It is also worth noting, in this regard, that professional actors in criminal justice have been to some extent formed by a criminological education, or at least exposed to criminology (certainly more so than almost all media and political actors), and that those criminologists motivated to intervene in criminal justice and penal matters often do so by seeking, and making, common practical cause with like-minded practitioners – very often in local settings.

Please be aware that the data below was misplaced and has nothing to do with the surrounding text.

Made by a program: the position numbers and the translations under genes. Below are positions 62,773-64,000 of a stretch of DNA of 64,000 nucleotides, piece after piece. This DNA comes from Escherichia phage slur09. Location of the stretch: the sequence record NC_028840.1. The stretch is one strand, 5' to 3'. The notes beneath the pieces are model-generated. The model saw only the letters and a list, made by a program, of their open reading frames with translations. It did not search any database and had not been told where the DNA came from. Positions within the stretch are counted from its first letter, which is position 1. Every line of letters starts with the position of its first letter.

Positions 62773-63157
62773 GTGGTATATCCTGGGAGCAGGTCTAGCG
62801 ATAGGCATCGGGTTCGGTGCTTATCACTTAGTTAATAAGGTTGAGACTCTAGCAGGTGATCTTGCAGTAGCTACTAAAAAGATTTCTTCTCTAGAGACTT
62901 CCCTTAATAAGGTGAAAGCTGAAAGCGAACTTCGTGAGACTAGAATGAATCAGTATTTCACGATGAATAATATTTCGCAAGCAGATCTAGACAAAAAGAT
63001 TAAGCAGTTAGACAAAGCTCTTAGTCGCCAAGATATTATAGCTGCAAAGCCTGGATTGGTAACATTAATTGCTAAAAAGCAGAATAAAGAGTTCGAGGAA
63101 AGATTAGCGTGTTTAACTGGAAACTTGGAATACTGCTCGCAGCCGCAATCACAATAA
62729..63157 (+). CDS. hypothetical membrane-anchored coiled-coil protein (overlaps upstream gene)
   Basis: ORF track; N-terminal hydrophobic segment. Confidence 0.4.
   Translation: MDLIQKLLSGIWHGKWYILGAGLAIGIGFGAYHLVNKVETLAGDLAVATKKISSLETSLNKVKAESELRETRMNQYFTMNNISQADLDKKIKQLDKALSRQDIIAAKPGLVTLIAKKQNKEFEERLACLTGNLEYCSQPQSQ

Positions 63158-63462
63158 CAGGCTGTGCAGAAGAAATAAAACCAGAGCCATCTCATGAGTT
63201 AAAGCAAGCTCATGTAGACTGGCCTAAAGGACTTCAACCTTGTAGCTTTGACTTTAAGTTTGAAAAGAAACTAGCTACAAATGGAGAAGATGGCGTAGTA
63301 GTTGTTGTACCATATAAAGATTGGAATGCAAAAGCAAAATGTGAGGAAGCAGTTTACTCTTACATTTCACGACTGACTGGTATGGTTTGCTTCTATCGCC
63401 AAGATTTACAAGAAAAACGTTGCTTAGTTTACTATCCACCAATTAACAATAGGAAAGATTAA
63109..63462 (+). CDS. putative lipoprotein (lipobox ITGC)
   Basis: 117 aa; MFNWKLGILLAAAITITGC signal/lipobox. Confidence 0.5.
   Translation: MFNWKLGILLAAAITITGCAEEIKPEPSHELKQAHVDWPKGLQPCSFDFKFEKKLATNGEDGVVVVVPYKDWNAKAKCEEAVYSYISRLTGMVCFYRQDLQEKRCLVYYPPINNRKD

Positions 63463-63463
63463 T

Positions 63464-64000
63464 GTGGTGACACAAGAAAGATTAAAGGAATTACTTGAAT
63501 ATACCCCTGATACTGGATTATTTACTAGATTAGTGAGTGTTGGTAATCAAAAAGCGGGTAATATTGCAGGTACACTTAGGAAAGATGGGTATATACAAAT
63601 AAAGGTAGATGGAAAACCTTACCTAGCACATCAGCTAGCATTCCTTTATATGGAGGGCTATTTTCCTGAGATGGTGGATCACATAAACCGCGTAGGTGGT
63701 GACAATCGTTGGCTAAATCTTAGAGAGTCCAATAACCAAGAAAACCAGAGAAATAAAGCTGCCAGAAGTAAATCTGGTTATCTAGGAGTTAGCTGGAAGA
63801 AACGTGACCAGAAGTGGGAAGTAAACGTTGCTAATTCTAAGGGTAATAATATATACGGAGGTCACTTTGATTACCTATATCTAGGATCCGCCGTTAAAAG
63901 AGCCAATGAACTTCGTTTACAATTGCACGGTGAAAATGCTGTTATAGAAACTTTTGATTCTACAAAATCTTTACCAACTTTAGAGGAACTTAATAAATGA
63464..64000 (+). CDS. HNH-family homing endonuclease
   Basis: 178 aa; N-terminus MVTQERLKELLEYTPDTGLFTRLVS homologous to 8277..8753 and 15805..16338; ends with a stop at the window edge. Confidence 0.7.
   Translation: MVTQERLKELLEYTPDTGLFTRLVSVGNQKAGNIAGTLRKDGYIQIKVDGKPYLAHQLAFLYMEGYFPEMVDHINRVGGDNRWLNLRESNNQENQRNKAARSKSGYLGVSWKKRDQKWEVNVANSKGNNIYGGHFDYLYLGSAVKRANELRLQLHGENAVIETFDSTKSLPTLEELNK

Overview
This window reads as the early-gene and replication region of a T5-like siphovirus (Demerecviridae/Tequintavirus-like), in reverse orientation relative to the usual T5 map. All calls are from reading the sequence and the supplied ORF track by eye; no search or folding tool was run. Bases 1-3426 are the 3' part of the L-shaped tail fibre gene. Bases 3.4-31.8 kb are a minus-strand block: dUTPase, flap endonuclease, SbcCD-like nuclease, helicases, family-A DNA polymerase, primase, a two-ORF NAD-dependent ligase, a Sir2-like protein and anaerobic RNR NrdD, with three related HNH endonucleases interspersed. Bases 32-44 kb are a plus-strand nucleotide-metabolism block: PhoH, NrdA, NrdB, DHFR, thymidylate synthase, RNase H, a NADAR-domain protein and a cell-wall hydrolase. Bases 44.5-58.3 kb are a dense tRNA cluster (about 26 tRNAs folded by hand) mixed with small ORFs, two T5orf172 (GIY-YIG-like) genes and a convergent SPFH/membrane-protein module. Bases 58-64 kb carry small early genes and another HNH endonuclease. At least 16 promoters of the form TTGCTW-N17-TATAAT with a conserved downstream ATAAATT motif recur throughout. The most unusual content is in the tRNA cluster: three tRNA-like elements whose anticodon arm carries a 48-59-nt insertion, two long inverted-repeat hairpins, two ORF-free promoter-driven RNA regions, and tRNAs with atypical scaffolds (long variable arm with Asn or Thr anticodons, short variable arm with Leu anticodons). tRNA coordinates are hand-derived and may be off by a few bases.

Social movements, pressure groups and ‘opinion-formers’. It is no longer the case, as it perhaps once was, that pressure groups, social movements and others forms of political activity and lobbying in the crime and penal arena mobilize predominantly behind positions that are politically liberal, or radical. The rise of various organized and disorganized victims groups – whether in response to particular criminal outrages, or certain categories of offence, has meant that the pressures on government ‘from below’ are today more diverse and complex – and hence sometimes punitive in their tone and demands. It is a telling fact about our society that RAP – which some of you may recall used to stand for ‘Radical Alternatives to Prison’ – is now more likely to mean ‘Residents Against Paedophiles’. We also need to recall the periodic interventions in this field over the last three decades of right-wing think tanks such as the Adam Smith Institute, and the ongoing efforts of Civitas to use crime, policing and punishment as part of its rearguard effort to resurrect a nostalgic social conservatism.